Germanic Sonnet

Germanic Sonnet
Generally Iambic Petameter
Volta at or following line 9
Octet + Sestet
Rhyme scheme: abbabccb cddcdd

This is a presentation invented by Jose Rizal M. Reyes of the Philippines, however the Germanic Sonnet, I found after posting this has been around for hundreds of years and is not new. Volta is typically at line 9, but could be at line 12, too.

The traditional Germanic Sonnet has a rhyme scheme of:

.. a. b. b. a. . . b. c. c. b. . . c. d. d. . . c. d. d.
I do not believe presenting the tercets as a sestet should qualify this as a new form.

Example Poem:

Straight Talk Volta (Germanic Sonnet)

Didactic poems can be used to teach.
An autologic poem may espouse
itself, defining what its form allows.
And either type can be set forth to preach.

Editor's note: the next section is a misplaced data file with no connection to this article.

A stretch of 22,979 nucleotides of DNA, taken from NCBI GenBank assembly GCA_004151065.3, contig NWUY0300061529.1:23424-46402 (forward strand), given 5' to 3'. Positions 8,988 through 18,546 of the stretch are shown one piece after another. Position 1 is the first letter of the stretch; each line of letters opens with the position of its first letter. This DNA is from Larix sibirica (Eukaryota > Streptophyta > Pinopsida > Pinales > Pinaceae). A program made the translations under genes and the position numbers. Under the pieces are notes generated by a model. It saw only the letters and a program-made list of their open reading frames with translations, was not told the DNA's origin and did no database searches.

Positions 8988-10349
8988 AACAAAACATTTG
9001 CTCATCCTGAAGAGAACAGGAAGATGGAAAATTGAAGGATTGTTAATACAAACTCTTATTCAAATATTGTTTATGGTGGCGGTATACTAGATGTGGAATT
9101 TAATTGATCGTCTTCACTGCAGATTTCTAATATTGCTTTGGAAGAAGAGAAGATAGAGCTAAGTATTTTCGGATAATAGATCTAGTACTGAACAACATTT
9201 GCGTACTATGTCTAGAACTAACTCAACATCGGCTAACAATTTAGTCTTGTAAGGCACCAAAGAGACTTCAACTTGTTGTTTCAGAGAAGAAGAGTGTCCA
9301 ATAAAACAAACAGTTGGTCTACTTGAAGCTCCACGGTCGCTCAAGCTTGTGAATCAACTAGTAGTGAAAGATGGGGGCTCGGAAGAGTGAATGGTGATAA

They usually show the wheres and hows.
A sonnets heart, (the volta or the turn)
is not a trick that manual writers learn.
So what’s a poet faced with to arouse?

Well, stop and tell the whys that you discern
once you’ve instructed well.  A twist is made,
the sonnet sighs, stands tall, and you’ve not strayed
from form.  You may if need ‘ere you adjourn
return to central theme, a point delayed,
for emphasis; and beautifully displayed.

© Lawrencealot, Oct. 17, 2012

Visual Template:

Tagged , , , , . Bookmark the permalink.